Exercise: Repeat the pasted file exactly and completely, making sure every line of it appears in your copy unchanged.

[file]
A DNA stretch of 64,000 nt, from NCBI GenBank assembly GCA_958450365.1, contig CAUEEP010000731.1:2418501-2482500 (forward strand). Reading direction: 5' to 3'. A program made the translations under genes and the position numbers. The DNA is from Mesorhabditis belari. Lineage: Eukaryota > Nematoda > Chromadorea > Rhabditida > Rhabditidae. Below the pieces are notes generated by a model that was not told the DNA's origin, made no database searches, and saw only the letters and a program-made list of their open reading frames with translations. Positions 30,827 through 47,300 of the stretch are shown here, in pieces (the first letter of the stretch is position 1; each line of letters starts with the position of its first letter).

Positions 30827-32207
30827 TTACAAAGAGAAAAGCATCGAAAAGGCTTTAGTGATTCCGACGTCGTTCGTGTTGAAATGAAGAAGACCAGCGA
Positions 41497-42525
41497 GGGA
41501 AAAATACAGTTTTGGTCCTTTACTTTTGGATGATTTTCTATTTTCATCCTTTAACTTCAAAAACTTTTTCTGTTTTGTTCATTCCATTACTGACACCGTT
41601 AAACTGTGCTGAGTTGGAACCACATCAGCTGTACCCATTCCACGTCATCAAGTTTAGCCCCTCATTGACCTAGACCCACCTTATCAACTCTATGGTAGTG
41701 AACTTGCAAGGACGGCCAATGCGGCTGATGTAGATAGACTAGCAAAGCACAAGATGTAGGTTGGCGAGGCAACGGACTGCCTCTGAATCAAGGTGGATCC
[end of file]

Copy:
A DNA stretch of 64,000 nt, from NCBI GenBank assembly GCA_958450365.1, contig CAUEEP010000731.1:2418501-2482500 (forward strand). Reading direction: 5' to 3'. A program made the translations under genes and the position numbers. The DNA is from Mesorhabditis belari. Lineage: Eukaryota > Nematoda > Chromadorea > Rhabditida > Rhabditidae. Below the pieces are notes generated by a model that was not told the DNA's origin, made no database searches, and saw only the letters and a program-made list of their open reading frames with translations. Positions 30,827 through 47,300 of the stretch are shown here, in pieces (the first letter of the stretch is position 1; each line of letters starts with the position of its first letter).

Positions 30827-32207
30827 TTACAAAGAGAAAAGCATCGAAAAGGCTTTAGTGATTCCGACGTCGTTCGTGTTGAAATGAAGAAGACCAGCGA
Positions 41497-42525
41497 GGGA
41501 AAAATACAGTTTTGGTCCTTTACTTTTGGATGATTTTCTATTTTCATCCTTTAACTTCAAAAACTTTTTCTGTTTTGTTCATTCCATTACTGACACCGTT
41601 AAACTGTGCTGAGTTGGAACCACATCAGCTGTACCCATTCCACGTCATCAAGTTTAGCCCCTCATTGACCTAGACCCACCTTATCAACTCTATGGTAGTG
41701 AACTTGCAAGGACGGCCAATGCGGCTGATGTAGATAGACTAGCAAAGCACAAGATGTAGGTTGGCGAGGCAACGGACTGCCTCTGAATCAAGGTGGATCC